• Maryland Legislative Update
  • May 15, 2015 | Author: Matthew C. Nelson
  • Law Firm: Pessin Katz Law, P.A. - Towson Office
  • On April 13, 2015 after the release of the traditional sine die balloons and streamers, the first General Assembly of the newly elected Governor Lawrence J. Hogan, Jr. concluded with much success. With bills awaiting signature by the Governor, Governor Hogan signed several bills on April that are of worth noting:
    1. House Bill 230: Health Insurance - Assignment of Benefits and Reimbursement of Nonpreferred providers - Repeal of Termination Date (signed April 14, 2015)
    House Bill 230 made Chapter 537 of the Health Insurance Code permanent by removing the termination date on the assignment of benefits and reimbursement of nonpreferred providers. Essentially, health insurers are now prohibited from issuing Preferred Provider Organization (“PPO”) insurance plans that refuse to honor an Assignment of Benefits (“AOB”) to a health care provider and imposes specific billing, disclosure, and payment rate requirements for certain physicians when they are considered out-of-network by a PPO. This Bill serves to ease the financial burden on patients who use out-of-network providers in hospital settings.

    An AOB is an arrangement between an insurer and insured by which the insured requests their health benefit payments, as established by their individual health insurance plan, be made directly payable to a designated person or facility, such as a physician, a physician’s office, or a hospital. An insured may not be responsible to an on-call physician or a hospital-based physician who is a nonpreferred provider and obtains an AOB from an insured for covered services and promptly informs the insurer that they have accepted the AOB. When accepting an AOB, that physician may not collect or attempt to collect any money owed to the physician by the insured for covered services rendered, except for a deductible, co-insurance or copayment.

    When a physician treats a patient who is a nonpreferred provider and an AOB has not been provided, the physician must, prior to providing any treatment, inform the patient that the physician is a nonpreferred provider, that the insured will be responsible for any payments that exceed the allotted amount the insurer will pay for the treatment provided, and provide an estimate of the amount the insurer will be responsible for.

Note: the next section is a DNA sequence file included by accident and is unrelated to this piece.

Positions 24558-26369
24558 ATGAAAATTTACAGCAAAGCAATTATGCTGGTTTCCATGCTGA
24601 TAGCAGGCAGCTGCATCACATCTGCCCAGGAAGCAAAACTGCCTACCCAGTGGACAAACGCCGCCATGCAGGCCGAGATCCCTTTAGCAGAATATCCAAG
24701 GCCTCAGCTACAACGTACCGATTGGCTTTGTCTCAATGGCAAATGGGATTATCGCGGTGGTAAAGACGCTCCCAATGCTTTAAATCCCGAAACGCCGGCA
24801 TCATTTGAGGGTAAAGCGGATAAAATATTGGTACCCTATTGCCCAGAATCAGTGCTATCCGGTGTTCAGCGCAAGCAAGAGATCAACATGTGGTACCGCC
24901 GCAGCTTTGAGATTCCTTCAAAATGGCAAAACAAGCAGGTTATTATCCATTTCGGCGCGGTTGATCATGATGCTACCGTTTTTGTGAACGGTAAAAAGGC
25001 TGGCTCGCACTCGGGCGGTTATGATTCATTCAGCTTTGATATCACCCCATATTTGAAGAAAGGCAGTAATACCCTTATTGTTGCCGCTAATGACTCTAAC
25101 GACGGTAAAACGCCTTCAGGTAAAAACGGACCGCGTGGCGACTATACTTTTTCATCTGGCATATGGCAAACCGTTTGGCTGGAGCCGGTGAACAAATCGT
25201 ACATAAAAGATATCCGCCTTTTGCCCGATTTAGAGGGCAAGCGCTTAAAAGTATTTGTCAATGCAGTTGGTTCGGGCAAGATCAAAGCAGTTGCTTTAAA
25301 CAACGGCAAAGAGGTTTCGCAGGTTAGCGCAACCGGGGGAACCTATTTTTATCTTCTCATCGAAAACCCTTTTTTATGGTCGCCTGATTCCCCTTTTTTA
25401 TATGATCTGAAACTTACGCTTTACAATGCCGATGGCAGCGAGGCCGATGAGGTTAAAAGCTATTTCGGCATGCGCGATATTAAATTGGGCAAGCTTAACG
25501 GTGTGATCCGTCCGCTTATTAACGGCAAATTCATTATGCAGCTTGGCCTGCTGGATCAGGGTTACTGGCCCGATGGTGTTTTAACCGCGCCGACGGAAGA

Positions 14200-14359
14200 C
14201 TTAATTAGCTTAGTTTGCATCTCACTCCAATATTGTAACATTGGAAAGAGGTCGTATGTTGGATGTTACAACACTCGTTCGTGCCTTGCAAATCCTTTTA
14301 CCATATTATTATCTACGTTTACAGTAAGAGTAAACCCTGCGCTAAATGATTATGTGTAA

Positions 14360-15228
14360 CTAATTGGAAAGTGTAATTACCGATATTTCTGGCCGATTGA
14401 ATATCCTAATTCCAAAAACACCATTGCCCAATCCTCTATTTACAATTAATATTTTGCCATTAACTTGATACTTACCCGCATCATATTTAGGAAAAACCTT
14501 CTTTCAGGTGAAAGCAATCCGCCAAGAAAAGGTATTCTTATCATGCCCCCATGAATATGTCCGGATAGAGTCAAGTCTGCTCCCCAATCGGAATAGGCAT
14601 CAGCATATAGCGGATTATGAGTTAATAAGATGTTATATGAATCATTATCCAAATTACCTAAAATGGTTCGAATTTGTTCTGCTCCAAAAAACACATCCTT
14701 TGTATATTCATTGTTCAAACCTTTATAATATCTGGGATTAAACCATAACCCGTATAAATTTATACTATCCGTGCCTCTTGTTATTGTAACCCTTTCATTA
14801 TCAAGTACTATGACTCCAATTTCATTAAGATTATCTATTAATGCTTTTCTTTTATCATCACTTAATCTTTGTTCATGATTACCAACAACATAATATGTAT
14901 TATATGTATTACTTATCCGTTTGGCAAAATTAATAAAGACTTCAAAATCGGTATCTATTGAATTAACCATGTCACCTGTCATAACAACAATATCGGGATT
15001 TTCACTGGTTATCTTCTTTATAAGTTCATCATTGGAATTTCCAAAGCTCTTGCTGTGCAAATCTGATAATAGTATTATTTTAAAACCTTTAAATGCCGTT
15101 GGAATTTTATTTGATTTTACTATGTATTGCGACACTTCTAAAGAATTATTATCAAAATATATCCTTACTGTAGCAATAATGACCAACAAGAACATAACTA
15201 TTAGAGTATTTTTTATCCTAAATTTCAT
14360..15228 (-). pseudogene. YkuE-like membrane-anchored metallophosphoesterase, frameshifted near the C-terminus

Failure for an insurer to abide by these new regulations can result in a penalty up to $5,000.00.
    1. House Bill 1028: Business Occupations and Professions - Real Estate Salespersons and Brokers - Formation of Business Entities and Payment of Commissions (signed April 14, 2015).
    House Bill 1028 allows, with the consent of a licensed real estate broker, one or more licensed real estate salespersons and licensed associate real estate brokers who are affiliated with the licensed real estate broker to organize and wholly own a professional service corporation under the Maryland Professional Service Corporation Act or form a limited liability company under the Maryland Limited Liability Company Act.

    Under this Bill, any licensed real estate broker, an associate real estate broker, or a real estate salesperson may transfer any commission due to the salesperson or associate broker to be paid to the corporation or LLC. However, each member of the Corporation or LLC must be a licensed real estate salesperson or a licensed associate real estate broker. Payment may be made to a non-licensed individual if the payment is made to an individual who holds an out-of-state real estate license and meets certain qualifications, a corporation, or an LLC.